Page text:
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Will they still take the money?
Court Upholds Campus Military Recruiting By GINA HOLLAND, Associated Press Writer
20 minutes ago
WASHINGTON - The Supreme Court ruled unanimously Monday that colleges that accept federal money must allow military recruiters on campus, despite university objections to the Pentagon's "don't ask, don't tell" policy on gays.
Justices rejected a free-speech challenge from law schools and their professors who claimed they should not be forced to associate with military recruiters or promote their campus appearances.
Chief Justice John Roberts, writing for the court, said that the campus visits are an effective military recruiting tool.
"A military recruiter's mere presence on campus does not violate a law school's right to associate, regardless of how repugnant the law school considers the recruiter's message," he wrote.
Law schools had become the latest battleground over the "don't ask, don't tell" policy allowing gay men and women to serve in the military only if they keep their sexual orientation to themselves.
Many universities forbid the participation of recruiters from public agencies and private companies that have discriminatory policies.
The court's decision upholds a law that requires colleges that take federal money to accommodate recruiters.
Roberts, writing his third decision since joining the court last fall, said there are other less drastic options for protesting the policy. "Students and faculty are free to associate to voice their disapproval of the military's message," he wrote.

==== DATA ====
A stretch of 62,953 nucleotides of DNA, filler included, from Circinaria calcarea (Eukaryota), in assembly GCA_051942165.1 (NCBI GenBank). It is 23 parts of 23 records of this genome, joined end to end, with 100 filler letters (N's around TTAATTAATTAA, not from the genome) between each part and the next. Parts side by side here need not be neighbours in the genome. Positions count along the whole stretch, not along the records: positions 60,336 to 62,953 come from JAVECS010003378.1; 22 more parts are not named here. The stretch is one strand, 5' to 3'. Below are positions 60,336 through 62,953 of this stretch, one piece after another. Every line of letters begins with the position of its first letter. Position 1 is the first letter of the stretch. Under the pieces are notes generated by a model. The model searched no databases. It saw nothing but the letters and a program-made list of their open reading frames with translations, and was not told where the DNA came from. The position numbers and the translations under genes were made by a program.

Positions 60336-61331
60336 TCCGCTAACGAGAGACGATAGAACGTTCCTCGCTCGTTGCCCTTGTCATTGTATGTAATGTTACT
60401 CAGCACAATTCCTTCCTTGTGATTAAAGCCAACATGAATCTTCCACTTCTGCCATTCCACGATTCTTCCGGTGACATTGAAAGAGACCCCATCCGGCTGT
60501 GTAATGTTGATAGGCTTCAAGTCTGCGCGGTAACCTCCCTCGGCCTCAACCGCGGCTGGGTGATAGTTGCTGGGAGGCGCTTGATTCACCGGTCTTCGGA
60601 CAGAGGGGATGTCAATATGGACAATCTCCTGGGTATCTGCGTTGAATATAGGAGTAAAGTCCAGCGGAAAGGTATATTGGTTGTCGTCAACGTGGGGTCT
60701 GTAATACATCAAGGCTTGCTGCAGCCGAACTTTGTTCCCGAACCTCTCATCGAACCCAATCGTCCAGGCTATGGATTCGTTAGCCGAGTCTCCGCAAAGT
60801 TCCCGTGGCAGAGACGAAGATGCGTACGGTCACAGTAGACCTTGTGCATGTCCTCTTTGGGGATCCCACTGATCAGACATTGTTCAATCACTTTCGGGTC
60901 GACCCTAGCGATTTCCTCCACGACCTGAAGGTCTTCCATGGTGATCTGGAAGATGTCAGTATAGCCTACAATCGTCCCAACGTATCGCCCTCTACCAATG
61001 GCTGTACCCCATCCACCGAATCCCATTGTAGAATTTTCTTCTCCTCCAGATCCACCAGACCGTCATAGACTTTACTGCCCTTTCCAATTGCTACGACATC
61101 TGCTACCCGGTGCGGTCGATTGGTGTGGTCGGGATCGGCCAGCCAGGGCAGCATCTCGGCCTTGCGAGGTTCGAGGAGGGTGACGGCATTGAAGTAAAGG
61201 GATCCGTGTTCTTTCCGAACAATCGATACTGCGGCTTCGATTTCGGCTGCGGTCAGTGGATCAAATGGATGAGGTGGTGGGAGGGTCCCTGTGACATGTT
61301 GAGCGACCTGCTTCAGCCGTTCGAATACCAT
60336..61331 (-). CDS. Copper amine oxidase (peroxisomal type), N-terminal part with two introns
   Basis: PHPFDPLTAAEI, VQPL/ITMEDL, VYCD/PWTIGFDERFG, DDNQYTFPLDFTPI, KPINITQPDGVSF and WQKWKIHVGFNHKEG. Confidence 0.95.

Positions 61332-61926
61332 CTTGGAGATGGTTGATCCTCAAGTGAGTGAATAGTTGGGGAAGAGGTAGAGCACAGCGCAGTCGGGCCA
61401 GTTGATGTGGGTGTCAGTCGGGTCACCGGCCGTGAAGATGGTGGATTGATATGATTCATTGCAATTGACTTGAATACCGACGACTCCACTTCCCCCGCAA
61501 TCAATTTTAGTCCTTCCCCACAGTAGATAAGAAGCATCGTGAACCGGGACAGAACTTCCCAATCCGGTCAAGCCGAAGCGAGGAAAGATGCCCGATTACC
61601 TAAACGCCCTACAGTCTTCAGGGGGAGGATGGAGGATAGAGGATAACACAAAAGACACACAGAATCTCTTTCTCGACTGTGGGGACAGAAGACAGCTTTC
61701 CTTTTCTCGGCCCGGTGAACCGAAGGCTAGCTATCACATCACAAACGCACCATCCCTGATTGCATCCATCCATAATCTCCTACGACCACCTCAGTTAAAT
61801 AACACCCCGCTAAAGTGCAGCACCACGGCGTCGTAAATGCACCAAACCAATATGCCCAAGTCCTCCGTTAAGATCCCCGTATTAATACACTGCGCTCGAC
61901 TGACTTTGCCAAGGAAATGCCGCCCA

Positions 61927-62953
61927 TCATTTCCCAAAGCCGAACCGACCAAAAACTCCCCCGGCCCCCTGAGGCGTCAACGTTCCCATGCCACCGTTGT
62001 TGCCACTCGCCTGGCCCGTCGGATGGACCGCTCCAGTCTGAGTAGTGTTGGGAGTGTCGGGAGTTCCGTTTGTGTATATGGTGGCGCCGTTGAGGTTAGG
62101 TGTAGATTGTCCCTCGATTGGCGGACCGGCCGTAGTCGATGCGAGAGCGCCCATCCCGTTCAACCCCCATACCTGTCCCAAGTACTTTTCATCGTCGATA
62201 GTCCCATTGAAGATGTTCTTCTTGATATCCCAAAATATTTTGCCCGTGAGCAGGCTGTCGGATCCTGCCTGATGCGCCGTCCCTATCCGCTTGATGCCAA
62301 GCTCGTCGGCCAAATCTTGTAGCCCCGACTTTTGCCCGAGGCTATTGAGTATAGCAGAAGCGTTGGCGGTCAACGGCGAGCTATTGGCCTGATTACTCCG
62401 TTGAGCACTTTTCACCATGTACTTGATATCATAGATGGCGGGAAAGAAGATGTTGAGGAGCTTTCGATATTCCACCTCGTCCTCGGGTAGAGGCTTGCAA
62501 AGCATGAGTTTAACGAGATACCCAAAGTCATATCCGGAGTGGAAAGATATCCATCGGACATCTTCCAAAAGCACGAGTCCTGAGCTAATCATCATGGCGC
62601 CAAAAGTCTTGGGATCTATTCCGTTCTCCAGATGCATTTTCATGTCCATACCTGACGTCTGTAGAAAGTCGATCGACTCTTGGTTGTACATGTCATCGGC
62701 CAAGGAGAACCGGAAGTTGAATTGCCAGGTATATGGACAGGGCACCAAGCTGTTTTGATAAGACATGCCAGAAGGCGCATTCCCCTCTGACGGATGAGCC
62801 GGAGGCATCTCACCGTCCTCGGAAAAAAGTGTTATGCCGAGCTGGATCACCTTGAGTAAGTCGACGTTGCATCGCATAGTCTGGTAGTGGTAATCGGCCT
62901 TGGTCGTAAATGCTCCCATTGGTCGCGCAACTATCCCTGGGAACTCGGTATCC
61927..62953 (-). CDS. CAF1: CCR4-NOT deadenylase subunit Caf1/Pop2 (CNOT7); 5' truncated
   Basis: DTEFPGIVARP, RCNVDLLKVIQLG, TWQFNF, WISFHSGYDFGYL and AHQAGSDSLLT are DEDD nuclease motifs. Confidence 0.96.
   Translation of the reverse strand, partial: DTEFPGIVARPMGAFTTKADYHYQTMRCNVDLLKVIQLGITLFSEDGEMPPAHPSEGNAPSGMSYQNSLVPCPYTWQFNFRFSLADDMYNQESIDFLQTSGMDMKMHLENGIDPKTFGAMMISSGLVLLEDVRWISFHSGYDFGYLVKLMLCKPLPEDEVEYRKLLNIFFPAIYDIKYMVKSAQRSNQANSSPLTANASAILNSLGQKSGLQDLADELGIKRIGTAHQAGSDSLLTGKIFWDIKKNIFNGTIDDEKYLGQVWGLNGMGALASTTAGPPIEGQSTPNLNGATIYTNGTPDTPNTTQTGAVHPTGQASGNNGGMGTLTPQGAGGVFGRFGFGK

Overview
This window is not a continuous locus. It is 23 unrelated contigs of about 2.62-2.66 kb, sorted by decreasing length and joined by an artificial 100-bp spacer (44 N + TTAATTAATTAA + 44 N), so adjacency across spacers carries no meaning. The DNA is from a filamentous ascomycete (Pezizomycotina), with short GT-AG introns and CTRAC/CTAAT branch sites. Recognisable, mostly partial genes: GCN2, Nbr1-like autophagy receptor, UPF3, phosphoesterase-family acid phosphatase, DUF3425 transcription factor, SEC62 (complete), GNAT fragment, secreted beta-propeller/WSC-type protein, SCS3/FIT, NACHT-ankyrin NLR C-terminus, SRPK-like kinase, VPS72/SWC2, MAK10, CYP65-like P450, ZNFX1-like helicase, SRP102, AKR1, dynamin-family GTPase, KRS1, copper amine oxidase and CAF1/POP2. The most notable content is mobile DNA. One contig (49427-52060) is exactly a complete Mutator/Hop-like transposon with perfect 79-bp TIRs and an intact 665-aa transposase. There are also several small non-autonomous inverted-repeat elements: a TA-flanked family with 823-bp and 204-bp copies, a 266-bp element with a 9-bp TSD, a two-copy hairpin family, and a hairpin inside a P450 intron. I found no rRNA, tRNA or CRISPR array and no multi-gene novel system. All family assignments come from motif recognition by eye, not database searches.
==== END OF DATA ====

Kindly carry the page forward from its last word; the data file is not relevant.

"Recruiters are, by definition, outsiders who come onto campus for the limited purpose of trying to hire students ? not to become members of the school's expressive association," he wrote.
The federal law, known as the Solomon Amendment after its first congressional sponsor, mandates that universities give the military the same access as other recruiters or forfeit federal money.
College leaders have said they could not afford to lose federal help, some $35 billion a year.
The court heard arguments in the case in December, and justices signaled then that they had little problem with the law.
Roberts filed the only opinion, which was joined by every justice but Samuel Alito. Alito did not participate because he was not on the bench when the case was argued.
"The Solomon Amendment neither limits what law schools may say nor requires them to say anything," Roberts wrote.
The case is Rumsfeld v. Forum for Academic and Institutional Rights, 04-1152.